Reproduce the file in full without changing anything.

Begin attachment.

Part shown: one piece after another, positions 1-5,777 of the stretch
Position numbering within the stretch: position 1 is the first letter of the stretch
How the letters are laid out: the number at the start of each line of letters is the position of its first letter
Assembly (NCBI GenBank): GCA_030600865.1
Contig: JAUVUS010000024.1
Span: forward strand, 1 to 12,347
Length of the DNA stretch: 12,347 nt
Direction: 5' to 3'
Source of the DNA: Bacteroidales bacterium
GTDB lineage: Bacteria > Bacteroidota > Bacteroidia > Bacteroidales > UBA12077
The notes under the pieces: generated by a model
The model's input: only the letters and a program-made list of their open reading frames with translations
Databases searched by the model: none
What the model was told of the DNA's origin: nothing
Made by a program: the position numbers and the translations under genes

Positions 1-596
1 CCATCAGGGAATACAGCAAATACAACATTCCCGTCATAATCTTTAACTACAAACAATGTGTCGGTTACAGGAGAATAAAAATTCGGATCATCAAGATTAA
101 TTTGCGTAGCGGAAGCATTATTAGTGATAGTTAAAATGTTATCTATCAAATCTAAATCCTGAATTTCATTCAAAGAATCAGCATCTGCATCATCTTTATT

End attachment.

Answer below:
Part shown: one piece after another, positions 1-5,777 of the stretch
Position numbering within the stretch: position 1 is the first letter of the stretch
How the letters are laid out: the number at the start of each line of letters is the position of its first letter
Assembly (NCBI GenBank): GCA_030600865.1
Contig: JAUVUS010000024.1
Span: forward strand, 1 to 12,347
Length of the DNA stretch: 12,347 nt
Direction: 5' to 3'
Source of the DNA: Bacteroidales bacterium
GTDB lineage: Bacteria > Bacteroidota > Bacteroidia > Bacteroidales > UBA12077
The notes under the pieces: generated by a model
The model's input: only the letters and a program-made list of their open reading frames with translations
Databases searched by the model: none
What the model was told of the DNA's origin: nothing
Made by a program: the position numbers and the translations under genes

Positions 1-596
1 CCATCAGGGAATACAGCAAATACAACATTCCCGTCATAATCTTTAACTACAAACAATGTGTCGGTTACAGGAGAATAAAAATTCGGATCATCAAGATTAA
101 TTTGCGTAGCGGAAGCATTATTAGTGATAGTTAAAATGTTATCTATCAAATCTAAATCCTGAATTTCATTCAAAGAATCAGCATCTGCATCATCTTTATT